Children. The Child Tax Credit will go up to $2,000 with refundability of 70% ($1,400), and the income phaseout threshold will be increased to $400,000. Also, you’ll be required to have a Social Security number for any child for whom you claim the credit, so if you don’t have an SSN for all your kids, you should get one.
Educational savings. The amount of your 529 account that can be distributed each year would bump up to $10,000 and these funds would be eligible for rollover into ABLE accounts for disabled dependents. Additionally, some home-schooling expenses will become 529-eligible.
Alimony. Alimony will no longer be a deductible expense for the ex-spouse paying it, and will no longer be taxable income for the ex-spouse receiving it. This proposed change will only be effective for divorces or separations that happen beginning in 2019.
Sports booster donations. If you make a big donation to your college in order to have rights for season tickets or preferred seating for games, you’ll only be able to claim a charitable deduction for 80% of the amount you donate.
Work-related moves. Currently, if you have to relocate for a job and you pay the moving expenses yourself, you can likely deduct them. The new law ends that deduction for everyone except military families. If your company pays for your relocation, the amount of that employee benefit will count as taxable income for you.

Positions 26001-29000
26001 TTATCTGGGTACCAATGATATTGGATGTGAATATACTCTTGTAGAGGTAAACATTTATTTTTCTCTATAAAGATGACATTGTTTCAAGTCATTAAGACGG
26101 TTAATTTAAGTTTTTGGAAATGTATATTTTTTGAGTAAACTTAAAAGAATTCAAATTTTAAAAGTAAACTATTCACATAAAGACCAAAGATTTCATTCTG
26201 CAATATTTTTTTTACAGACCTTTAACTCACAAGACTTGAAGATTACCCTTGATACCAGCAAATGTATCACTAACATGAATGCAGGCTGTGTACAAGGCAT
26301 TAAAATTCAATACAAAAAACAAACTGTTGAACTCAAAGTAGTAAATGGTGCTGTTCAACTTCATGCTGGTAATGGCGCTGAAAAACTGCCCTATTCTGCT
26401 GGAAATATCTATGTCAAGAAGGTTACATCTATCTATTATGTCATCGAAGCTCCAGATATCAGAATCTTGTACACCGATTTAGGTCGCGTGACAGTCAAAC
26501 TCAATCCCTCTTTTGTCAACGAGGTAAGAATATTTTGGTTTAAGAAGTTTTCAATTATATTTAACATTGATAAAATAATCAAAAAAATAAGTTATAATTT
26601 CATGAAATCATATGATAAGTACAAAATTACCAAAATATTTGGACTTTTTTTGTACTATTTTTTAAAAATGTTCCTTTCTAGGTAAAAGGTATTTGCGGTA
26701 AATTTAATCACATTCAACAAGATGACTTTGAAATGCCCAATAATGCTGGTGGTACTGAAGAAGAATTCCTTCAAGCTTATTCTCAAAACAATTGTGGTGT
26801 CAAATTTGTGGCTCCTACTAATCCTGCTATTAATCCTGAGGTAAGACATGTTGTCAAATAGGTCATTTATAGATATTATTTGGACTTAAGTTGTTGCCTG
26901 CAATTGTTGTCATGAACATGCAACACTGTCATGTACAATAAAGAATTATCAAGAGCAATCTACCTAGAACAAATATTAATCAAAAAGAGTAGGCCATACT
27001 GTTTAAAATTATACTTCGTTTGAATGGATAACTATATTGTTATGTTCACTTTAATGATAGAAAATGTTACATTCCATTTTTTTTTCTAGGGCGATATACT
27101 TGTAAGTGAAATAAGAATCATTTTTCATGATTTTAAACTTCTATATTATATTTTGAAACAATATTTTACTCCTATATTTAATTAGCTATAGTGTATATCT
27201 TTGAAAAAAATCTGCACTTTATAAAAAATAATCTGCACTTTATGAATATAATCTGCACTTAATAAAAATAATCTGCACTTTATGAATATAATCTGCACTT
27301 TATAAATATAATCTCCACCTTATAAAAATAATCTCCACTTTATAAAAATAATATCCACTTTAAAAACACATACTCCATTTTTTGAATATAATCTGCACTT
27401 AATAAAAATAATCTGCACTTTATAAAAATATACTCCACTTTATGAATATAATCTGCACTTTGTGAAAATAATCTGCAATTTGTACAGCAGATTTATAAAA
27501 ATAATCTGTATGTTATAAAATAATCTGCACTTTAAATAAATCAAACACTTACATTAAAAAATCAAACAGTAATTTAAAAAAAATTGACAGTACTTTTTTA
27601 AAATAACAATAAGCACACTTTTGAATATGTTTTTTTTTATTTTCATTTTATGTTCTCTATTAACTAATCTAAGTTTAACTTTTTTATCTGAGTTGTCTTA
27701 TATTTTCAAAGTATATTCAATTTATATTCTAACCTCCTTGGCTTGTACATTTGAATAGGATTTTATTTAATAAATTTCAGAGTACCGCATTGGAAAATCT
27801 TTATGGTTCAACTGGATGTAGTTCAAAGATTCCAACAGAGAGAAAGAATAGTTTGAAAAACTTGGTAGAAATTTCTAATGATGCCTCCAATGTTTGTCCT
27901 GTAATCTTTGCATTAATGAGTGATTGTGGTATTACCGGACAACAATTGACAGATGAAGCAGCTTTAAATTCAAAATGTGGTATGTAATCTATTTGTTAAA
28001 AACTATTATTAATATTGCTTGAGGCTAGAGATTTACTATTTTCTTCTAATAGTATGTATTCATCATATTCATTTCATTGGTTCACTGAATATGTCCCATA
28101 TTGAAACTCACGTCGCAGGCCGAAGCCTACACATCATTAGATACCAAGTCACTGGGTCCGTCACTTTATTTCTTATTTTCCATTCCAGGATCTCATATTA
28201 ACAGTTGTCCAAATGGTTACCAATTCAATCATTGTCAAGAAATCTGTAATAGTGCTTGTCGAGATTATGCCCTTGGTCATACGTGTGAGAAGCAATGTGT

Estate taxes. Both the House and Senate want to double the amount of an estate that is not taxable under the estate tax.
A final vote on the tax reform proposals is expected to happen before Christmas. If any of the above changes might affect your tax situation, you should pay close attention to what the final version of tax reform looks like so you can make smart-money decisions about any action. Again, none of this is professional tax advice; please consult your tax adviser if you have questions on the pending tax reform.
Pam Leibfried is a marketing content specialist whose love of words led to a writing and editing career. After a brief stint teaching English, she transitioned to corporate communications and spent 20 years at The Nielsen Company before joining Alliant’s content development team. Early in her work life, Pam’s friend Matt explained the benefits of a 401(k) and her dad encouraged her to start a Roth IRA. Their good counsel prompted her to prioritize retirement savings, which just might enable her to retire early so she can read more and live out the slogan on her fave T-shirt: “I have a retirement plan: I plan on quilting.”